Pyrethrum Fast acting, biodegradable Can harm beneficial insects if not used carefully
Spinosad Targets several pests, low toxicity to mammals May harm some beneficial insects

When using chemical methods, follow all label instructions and adhere to safety guidelines. Remember, an integrated pest management approach utilizing multiple methods is the most effective way to control and manage crusader bugs.

Monitoring and Prevention

Regular Monitoring

  • Monitor your garden and tree regularly, especially during summer.
  • Keep an eye on both adult Crusader Bugs and their nymphal stages.

Preventive Measures

  • Maintain the cleanliness of your garden.
  • For minor pests, manual removal using gloved hands can be effective.

Comparison Table: Crusader Bug vs. Other Bugs

Feature Crusader Bug Other Bugs
Mouthparts Sucking mouthparts Varies (some are similar)
Host Plants Mostly game and herbaceous plants Broader range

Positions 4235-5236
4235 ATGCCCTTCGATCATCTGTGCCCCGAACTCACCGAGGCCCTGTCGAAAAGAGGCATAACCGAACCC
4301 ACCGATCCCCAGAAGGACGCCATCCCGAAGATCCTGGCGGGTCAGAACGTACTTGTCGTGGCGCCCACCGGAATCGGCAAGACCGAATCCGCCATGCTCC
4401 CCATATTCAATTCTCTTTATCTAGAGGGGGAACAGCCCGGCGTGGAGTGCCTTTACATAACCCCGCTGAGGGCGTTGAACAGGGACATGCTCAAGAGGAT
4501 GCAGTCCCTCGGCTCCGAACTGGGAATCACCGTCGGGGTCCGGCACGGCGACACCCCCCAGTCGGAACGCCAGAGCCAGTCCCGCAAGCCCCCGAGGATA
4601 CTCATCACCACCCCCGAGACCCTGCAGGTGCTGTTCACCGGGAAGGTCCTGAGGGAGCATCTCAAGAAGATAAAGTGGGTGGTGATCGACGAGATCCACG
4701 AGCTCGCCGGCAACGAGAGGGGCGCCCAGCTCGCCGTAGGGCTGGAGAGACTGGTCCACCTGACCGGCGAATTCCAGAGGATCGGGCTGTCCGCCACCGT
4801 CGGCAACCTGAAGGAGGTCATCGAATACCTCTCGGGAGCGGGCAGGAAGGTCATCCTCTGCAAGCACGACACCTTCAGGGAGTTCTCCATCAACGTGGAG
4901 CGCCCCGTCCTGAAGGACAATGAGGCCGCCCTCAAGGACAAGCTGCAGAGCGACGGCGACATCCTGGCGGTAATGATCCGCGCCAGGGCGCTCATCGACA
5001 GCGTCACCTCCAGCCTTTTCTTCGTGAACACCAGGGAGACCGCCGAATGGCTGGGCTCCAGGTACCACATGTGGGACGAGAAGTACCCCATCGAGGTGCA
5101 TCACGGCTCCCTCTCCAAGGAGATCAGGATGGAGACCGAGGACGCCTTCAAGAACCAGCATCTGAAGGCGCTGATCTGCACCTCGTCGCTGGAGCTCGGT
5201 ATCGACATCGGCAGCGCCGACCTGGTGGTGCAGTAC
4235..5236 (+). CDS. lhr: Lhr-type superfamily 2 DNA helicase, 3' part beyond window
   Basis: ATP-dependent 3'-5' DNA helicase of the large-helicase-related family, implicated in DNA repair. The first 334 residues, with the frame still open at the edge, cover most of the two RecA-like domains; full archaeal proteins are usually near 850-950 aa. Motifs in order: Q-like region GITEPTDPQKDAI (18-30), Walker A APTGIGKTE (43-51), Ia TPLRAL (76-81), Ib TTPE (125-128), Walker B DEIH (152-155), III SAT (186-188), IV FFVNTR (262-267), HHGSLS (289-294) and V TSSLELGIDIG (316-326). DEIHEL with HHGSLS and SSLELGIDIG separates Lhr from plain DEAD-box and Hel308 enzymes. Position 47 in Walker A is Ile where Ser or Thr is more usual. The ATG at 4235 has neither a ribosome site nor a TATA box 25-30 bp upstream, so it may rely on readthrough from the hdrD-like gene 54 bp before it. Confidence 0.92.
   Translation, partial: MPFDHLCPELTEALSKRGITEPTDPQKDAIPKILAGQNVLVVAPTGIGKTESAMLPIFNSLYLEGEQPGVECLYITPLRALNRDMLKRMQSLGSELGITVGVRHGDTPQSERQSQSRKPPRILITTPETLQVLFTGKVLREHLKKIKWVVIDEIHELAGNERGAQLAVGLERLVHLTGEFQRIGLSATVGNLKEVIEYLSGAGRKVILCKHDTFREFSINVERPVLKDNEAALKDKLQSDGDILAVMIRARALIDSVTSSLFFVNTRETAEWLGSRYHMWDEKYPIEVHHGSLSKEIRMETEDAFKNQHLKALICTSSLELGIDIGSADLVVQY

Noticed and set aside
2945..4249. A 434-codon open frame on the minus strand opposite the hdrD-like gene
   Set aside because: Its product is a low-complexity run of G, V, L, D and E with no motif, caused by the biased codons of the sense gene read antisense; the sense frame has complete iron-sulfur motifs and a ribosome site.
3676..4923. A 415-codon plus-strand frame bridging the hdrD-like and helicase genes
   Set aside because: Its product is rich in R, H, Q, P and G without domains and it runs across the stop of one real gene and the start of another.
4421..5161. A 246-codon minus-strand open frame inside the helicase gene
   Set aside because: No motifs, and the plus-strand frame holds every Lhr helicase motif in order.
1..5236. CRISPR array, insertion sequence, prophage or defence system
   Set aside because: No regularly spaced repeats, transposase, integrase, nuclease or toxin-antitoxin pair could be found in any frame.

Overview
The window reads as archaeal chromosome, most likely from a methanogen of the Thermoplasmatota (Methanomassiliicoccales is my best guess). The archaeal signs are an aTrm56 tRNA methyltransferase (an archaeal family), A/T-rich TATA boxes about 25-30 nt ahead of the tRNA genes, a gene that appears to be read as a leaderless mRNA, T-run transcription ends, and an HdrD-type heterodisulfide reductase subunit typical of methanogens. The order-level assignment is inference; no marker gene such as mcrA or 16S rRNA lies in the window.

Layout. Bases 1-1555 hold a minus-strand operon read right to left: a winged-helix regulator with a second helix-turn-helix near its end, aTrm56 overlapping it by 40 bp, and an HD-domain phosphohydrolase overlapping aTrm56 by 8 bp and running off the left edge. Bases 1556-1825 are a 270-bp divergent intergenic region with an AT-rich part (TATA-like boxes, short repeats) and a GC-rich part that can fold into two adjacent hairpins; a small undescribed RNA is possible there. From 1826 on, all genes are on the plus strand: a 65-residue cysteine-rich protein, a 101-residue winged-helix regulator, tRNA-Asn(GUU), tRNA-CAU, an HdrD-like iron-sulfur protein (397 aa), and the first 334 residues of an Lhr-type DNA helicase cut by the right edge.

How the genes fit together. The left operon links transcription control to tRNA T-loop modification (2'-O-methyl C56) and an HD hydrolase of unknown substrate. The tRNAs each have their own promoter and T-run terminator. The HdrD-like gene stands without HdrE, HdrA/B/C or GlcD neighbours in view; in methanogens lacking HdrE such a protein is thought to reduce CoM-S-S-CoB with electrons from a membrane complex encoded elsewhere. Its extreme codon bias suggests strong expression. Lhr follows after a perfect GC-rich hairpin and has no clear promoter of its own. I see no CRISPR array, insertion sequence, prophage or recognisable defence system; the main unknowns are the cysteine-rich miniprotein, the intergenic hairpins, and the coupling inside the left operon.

Pests Status Minor pests Varies from minor to major

Pros and Cons of Chemical Treatment

Pros:

  • Efficient for controlling large infestations.
  • Can prevent future infestations if done correctly.

Cons:

  • Can harm beneficial insects.
  • May not be eco-friendly.

Remember to monitor your garden, apply preventive measures, and use appropriate control methods to ensure the health of your plants.

Frequently Asked Questions

Are Crusader Bugs harmful to humans?
No, Crusader Bugs are not harmful to humans. They mainly feed on plant juices and can be a nuisance in the garden, but they don’t bite or sting.

How to deal with an infestation?
To handle a Crusader Bug infestation, consider using natural methods like:

  • Hand-picking and removing the bugs from plants
  • Encouraging natural predators such as birds and beneficial insects.

What do the juveniles look like?
Juvenile Crusader Bugs have a similar shape to adults, but they are smaller and have different color patterns. They typically have a bright red or orange color with black markings.

Do Crusader Bugs damage stems?
Yes, they can damage plant stems by sucking the juices, which can lead to wilting and discoloration in plants.

Is there a connection between Crusader Bugs and the NFL?
There is no direct connection between Crusader Bugs and the NFL. The term “Crusader Bug” might be used as a nickname for a sports team or player, but it’s unrelated to insects.

Here is a comparison table of Crusader Bugs and other similar insects: